– Brethlosze
    Commented Jun 13, 2017 at 16:36
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    $\begingroup$ @hyperfrco Maybe there's a way to disable autocompletion in the explorer. Also see the tips here $\endgroup$ Commented Jun 16, 2017 at 23:50
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    $\begingroup$ On your computer you can use a browser extension like StayFocused or Leechblock to keep yourself from accessing a certain site, and I believe there are similar solutions for mobile browsers. $\endgroup$ Commented Jun 26, 2017 at 13:54

Okay, let's start this with a profile view. Just take a look at the profile of Bubba, even if interested look at me.These two profiles can precisely give you the answer what you are getting and what you are missing here.

I am one of the persons who have been in this situation and more importantly I was in this situation to an extent you can never think of.

If I remember correctly, I joined the site in August last year, I was so so so excited to be here that I used to be with my laptop for $10$ hours a day which is insane for a $15\frac{1}{2}$ old. In the December I realised that where I am now. I failed my $5$ consecutive tests (Well I failed as my level dropped significantly, I still got enough marks to be in the top $20$ ). My reputation mark reached $7K$, the decrease now is due to voting correction. On January $21$, I had a chat with some of the friendly users like amWhy, Simply Beautiful Art. I discussed this issue with them that I am getting addicted to site and ofc it took time but now I realise what I have lost during last $5$ months. I remember the motivation I got from kind amWhy and her words, Its your time, the site will always be there and so will be you.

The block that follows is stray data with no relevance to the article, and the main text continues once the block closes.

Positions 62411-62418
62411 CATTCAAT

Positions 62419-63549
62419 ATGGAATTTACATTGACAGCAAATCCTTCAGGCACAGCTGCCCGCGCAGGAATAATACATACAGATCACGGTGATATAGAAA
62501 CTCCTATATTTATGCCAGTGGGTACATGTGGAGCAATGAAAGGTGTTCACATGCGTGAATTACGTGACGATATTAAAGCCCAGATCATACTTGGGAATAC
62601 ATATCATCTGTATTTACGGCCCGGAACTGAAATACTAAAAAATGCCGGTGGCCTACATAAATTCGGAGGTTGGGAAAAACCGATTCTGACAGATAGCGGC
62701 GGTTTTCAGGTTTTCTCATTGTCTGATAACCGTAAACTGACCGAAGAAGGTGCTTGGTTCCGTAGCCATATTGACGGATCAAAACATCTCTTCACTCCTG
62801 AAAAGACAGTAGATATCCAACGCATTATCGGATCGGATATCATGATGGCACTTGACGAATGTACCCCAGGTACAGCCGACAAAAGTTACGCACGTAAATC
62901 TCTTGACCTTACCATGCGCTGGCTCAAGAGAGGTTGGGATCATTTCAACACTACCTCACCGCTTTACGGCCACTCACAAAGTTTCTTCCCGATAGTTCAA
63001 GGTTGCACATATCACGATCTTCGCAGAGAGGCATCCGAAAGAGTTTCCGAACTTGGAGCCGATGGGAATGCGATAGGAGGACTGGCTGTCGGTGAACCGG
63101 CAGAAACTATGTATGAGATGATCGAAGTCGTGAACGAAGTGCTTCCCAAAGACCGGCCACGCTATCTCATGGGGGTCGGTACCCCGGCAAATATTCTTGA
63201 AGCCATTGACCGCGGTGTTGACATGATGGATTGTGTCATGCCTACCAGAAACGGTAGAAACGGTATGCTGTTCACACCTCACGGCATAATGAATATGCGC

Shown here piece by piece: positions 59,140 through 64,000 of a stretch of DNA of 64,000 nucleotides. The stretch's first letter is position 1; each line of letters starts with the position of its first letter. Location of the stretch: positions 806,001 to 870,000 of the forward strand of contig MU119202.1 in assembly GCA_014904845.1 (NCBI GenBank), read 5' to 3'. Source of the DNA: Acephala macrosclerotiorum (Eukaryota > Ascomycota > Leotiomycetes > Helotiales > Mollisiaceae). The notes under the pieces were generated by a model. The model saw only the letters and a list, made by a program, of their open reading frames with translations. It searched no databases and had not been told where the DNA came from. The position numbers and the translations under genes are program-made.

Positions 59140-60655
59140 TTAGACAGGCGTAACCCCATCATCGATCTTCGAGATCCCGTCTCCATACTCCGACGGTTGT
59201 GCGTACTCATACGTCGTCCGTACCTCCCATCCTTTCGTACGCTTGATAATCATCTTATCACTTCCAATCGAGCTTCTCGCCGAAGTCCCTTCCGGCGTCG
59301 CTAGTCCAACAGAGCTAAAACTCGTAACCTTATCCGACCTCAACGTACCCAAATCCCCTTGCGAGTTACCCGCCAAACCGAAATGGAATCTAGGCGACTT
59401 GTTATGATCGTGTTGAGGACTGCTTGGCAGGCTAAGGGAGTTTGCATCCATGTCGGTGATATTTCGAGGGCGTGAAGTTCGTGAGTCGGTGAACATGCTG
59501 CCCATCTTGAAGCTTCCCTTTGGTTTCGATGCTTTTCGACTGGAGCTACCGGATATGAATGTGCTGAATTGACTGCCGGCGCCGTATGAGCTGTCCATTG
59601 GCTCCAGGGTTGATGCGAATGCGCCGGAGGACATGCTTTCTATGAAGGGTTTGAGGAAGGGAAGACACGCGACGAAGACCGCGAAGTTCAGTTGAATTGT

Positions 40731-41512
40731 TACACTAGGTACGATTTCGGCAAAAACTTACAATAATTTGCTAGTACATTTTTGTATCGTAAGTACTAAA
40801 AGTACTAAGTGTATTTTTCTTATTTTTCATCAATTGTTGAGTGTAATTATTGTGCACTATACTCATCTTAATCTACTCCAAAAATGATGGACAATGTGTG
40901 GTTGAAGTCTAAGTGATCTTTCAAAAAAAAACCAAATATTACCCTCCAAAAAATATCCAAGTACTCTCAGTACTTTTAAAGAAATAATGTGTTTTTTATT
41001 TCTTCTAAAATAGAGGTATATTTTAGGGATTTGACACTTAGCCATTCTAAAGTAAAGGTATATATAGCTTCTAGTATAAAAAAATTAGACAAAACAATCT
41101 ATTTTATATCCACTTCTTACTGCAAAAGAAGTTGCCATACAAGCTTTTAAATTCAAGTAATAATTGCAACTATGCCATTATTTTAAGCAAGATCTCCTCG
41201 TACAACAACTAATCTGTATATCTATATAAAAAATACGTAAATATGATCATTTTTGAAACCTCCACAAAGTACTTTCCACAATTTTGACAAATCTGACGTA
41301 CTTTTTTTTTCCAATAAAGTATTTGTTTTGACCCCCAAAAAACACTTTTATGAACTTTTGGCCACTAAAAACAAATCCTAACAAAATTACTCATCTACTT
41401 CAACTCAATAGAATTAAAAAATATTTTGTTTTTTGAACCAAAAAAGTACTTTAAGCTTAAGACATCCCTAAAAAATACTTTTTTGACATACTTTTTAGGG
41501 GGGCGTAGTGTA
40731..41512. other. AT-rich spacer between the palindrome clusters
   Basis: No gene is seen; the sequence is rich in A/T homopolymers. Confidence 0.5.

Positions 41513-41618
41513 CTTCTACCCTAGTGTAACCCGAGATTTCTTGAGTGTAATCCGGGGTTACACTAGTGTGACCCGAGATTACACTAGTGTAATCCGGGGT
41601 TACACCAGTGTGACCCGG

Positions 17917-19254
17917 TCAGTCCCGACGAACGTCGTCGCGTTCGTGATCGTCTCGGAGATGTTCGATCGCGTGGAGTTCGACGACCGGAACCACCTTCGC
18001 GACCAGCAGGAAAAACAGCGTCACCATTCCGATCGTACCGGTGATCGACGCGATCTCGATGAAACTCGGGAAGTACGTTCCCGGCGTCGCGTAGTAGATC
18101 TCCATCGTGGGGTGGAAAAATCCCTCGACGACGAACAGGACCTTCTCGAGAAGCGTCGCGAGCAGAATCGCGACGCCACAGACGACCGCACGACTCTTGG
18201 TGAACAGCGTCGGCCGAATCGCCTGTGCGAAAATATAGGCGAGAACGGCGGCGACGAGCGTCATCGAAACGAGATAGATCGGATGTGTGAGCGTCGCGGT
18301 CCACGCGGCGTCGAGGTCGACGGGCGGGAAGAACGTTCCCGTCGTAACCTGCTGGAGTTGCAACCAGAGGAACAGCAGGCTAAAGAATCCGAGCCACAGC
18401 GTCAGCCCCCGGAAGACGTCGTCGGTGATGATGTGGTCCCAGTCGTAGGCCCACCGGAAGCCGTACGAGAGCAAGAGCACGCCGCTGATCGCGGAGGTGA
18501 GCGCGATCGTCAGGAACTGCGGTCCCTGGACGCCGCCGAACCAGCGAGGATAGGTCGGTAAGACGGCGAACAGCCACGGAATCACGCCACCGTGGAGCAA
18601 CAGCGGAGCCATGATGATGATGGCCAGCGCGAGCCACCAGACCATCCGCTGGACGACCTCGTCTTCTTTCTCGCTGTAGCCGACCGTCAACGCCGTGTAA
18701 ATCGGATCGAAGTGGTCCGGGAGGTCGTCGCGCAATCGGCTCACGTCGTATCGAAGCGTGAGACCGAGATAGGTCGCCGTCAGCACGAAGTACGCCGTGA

The lesson I had after this incident is that now I am able to differentiate between less prior and more prior things in my life. I took a great step at that time by contacting the mod Danial Fisher and requesting him to suspend me from MSE, YES!! a forced suspension so that I can go and prepare for my exams. I was suspended from $22nd$ Jan to $31st$ march (Day of my results).

So, what is the conclusion??